Lviv is located in Ukraine, but it looks like a real European city. View from the window:
It has the largest number of different cafes and restaurants per square meter.
A lot of thematic establishments. There is a BDSM cafe where visitors can be slapped with a whip.
Or the underground restaurant Kryivka. Which has no identifying marks. Just a wooden door. When you knock, a partisan opens it. You have to tell him “Glory to Ukraine”! And he will answer you “Glory to the Heroes” and pour you 50 grams of clandestine tincture. Then he will let you into the cellar, where the restaurant is located.
The author’s beer with a unique name is offered there.
They love and honor the national flag here. Like they do in Spain.
There are many nationalists here. The cab driver told the story of when the service “Yandex.Taxi” came to Lviv, and all the cars drove with stickers of the company. And there were cases when at traffic lights the nationalists were showing their middle finger, spitting on the glass or throwing green paint on the car. They said that Yandex was a Russian company, and that was how the Banderites expressed their stance against Russia. The stickers had to be removed.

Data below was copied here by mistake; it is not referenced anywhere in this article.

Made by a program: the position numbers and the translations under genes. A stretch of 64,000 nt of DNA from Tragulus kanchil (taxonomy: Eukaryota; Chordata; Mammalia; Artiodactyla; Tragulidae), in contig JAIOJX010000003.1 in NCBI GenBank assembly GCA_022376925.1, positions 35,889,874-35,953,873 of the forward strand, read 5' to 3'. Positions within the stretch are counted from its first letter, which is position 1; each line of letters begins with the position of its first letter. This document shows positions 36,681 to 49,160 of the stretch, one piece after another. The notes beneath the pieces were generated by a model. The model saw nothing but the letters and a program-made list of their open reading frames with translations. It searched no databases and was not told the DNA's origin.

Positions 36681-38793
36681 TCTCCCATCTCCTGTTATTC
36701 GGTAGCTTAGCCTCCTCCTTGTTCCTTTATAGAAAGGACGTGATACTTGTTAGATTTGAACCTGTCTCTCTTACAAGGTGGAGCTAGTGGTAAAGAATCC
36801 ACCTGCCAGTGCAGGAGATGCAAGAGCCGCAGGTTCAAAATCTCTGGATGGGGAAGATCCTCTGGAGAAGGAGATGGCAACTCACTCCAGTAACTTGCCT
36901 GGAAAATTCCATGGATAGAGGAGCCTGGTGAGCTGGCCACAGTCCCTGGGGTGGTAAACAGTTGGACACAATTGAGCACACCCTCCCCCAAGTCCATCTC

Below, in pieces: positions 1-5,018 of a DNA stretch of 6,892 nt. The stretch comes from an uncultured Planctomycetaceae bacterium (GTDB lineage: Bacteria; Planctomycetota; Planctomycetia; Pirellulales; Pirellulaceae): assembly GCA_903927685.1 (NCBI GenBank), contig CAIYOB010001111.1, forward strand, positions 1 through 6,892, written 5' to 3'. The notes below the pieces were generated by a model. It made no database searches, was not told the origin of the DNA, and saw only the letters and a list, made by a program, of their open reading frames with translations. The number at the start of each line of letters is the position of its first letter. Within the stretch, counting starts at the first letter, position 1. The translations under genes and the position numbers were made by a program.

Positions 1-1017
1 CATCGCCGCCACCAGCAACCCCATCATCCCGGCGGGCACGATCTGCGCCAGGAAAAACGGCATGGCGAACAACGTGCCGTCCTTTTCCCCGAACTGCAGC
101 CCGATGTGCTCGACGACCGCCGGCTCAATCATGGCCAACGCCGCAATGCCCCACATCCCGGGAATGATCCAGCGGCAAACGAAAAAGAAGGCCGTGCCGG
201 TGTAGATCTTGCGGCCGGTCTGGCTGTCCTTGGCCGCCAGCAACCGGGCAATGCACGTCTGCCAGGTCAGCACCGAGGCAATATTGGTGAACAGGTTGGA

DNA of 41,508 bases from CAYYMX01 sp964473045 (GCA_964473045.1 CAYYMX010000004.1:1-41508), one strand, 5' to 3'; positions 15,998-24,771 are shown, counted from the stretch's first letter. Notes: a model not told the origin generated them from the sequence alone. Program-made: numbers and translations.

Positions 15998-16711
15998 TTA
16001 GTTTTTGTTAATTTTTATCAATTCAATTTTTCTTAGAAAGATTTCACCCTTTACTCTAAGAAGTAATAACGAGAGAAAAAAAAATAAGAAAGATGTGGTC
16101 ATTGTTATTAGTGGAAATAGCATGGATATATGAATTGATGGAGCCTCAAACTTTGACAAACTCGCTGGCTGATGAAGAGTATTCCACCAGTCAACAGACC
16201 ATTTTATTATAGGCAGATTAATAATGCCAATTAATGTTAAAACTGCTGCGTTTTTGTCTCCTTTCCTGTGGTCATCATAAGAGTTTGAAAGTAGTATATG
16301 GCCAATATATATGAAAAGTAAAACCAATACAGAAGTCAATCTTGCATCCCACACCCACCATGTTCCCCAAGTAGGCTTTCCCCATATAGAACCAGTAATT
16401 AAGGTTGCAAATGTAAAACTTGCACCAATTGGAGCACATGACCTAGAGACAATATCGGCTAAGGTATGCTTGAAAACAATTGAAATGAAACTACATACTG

The people crowded into the shuttle bus.
The usual Lvov entryway.
Bicycles are used as an advertising platform. For example, to place restaurant menus.
The streets of the city.
Ukrainian folk coloring.
Rooftops of Lviv.
Folk writing on the walls is popular in Lviv. Unofficially:
Officially. Calligraphy on the wall.
Poems on the wall.
There are houses that remind you of Paris.
Poster and other announcements.
Antique paintings are right on the street.
So they don’t steal it.
When I came home after work.
A sewer burst.
Typical backyards and alleys of Lviv.
Goods at the flea market.
Looking for food.
Lviv is great. I’ll be back here more than once.